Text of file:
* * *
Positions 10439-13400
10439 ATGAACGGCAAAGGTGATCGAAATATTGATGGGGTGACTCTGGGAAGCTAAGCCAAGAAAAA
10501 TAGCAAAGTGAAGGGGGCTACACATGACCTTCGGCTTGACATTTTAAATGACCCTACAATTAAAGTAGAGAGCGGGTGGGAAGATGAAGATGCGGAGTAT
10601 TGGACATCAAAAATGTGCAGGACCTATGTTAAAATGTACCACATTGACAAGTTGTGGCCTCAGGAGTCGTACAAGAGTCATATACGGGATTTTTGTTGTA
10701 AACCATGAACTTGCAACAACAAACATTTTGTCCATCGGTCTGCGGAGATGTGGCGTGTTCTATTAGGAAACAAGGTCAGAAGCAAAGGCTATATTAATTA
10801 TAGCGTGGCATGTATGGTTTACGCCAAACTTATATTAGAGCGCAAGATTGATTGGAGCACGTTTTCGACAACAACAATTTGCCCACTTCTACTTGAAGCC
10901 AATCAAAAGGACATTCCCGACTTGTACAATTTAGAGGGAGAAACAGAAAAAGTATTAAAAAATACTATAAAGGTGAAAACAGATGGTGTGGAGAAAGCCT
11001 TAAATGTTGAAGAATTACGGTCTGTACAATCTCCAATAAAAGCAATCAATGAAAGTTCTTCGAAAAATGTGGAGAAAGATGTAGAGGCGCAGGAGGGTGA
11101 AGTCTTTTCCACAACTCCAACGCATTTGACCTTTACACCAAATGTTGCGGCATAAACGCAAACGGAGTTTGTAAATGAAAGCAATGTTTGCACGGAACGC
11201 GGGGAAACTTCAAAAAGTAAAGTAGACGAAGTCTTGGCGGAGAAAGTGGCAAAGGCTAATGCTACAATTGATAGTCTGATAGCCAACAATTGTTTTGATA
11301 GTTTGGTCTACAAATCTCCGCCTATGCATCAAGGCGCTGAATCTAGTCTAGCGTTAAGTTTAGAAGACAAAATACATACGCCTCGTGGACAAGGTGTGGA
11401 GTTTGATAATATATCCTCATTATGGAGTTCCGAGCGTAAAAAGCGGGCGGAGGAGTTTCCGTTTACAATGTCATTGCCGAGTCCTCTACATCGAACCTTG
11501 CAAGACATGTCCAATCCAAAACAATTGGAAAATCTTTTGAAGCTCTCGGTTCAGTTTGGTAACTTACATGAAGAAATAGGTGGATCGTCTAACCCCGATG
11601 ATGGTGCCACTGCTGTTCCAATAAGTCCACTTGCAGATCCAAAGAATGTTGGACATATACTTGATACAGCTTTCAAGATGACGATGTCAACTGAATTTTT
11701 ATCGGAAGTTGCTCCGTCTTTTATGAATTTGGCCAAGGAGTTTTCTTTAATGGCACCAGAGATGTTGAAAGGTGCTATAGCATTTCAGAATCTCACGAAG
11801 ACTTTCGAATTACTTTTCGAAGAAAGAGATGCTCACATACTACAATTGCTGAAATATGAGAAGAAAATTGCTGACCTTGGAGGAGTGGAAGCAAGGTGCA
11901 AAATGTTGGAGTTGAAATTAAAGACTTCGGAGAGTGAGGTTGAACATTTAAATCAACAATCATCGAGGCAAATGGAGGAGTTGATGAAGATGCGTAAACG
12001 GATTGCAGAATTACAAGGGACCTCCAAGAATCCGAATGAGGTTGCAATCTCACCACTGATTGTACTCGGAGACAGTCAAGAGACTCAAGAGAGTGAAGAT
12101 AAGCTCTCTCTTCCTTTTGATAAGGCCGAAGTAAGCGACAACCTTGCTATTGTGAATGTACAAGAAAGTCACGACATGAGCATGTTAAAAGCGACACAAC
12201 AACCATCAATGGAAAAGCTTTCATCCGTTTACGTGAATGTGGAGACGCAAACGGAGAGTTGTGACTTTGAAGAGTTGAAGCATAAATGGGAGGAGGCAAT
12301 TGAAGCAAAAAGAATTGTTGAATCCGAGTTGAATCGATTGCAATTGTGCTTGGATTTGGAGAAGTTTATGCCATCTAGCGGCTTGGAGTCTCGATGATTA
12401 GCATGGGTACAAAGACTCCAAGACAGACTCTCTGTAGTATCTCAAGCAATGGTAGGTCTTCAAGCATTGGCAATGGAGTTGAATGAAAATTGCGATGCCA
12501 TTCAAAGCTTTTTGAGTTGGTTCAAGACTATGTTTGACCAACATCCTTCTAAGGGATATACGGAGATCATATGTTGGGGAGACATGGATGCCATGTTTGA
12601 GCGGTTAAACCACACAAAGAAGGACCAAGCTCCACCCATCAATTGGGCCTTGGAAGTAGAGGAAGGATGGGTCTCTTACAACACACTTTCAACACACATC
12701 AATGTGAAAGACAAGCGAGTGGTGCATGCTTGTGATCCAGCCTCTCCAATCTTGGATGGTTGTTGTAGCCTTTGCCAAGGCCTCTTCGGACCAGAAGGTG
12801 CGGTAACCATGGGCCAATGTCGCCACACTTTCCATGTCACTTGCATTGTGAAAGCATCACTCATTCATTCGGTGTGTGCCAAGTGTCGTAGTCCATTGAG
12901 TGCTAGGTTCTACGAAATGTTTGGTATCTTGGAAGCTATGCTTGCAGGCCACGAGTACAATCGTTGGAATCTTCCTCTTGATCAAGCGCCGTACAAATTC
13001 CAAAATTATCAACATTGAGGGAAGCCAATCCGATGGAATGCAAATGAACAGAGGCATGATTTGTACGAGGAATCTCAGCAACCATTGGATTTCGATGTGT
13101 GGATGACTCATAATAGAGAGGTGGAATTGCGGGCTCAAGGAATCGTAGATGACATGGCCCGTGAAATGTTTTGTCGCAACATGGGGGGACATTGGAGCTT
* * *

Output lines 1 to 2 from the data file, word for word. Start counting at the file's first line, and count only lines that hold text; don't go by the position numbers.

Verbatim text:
Positions 10439-13400
10439 ATGAACGGCAAAGGTGATCGAAATATTGATGGGGTGACTCTGGGAAGCTAAGCCAAGAAAAA